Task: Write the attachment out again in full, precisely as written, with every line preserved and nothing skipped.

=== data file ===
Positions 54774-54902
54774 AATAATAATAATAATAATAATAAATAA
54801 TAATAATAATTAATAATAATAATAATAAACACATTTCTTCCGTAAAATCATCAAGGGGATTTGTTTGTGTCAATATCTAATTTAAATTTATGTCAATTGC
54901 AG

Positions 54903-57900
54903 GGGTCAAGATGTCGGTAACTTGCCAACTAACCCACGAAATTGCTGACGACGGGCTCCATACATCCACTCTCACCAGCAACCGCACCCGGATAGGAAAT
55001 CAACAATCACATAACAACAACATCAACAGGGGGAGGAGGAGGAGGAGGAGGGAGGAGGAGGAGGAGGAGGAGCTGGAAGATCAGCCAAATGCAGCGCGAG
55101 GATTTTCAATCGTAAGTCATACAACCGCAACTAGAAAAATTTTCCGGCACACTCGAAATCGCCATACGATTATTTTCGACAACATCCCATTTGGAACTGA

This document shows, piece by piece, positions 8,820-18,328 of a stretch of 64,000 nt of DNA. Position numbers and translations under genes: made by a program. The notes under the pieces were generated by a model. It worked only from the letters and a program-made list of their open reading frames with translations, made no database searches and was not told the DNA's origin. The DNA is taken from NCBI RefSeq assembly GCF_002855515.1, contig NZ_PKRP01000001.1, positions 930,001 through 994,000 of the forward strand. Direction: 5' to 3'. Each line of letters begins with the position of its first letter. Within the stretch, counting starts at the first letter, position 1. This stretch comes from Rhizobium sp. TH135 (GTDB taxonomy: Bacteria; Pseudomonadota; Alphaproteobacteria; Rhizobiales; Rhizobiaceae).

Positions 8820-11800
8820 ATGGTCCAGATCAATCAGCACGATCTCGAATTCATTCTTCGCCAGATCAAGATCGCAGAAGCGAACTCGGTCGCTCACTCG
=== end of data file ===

Positions 54774-54902
54774 AATAATAATAATAATAATAATAAATAA
54801 TAATAATAATTAATAATAATAATAATAAACACATTTCTTCCGTAAAATCATCAAGGGGATTTGTTTGTGTCAATATCTAATTTAAATTTATGTCAATTGC
54901 AG

Positions 54903-57900
54903 GGGTCAAGATGTCGGTAACTTGCCAACTAACCCACGAAATTGCTGACGACGGGCTCCATACATCCACTCTCACCAGCAACCGCACCCGGATAGGAAAT
55001 CAACAATCACATAACAACAACATCAACAGGGGGAGGAGGAGGAGGAGGAGGGAGGAGGAGGAGGAGGAGGAGCTGGAAGATCAGCCAAATGCAGCGCGAG
55101 GATTTTCAATCGTAAGTCATACAACCGCAACTAGAAAAATTTTCCGGCACACTCGAAATCGCCATACGATTATTTTCGACAACATCCCATTTGGAACTGA

This document shows, piece by piece, positions 8,820-18,328 of a stretch of 64,000 nt of DNA. Position numbers and translations under genes: made by a program. The notes under the pieces were generated by a model. It worked only from the letters and a program-made list of their open reading frames with translations, made no database searches and was not told the DNA's origin. The DNA is taken from NCBI RefSeq assembly GCF_002855515.1, contig NZ_PKRP01000001.1, positions 930,001 through 994,000 of the forward strand. Direction: 5' to 3'. Each line of letters begins with the position of its first letter. Within the stretch, counting starts at the first letter, position 1. This stretch comes from Rhizobium sp. TH135 (GTDB taxonomy: Bacteria; Pseudomonadota; Alphaproteobacteria; Rhizobiales; Rhizobiaceae).

Positions 8820-11800
8820 ATGGTCCAGATCAATCAGCACGATCTCGAATTCATTCTTCGCCAGATCAAGATCGCAGAAGCGAACTCGGTCGCTCACTCG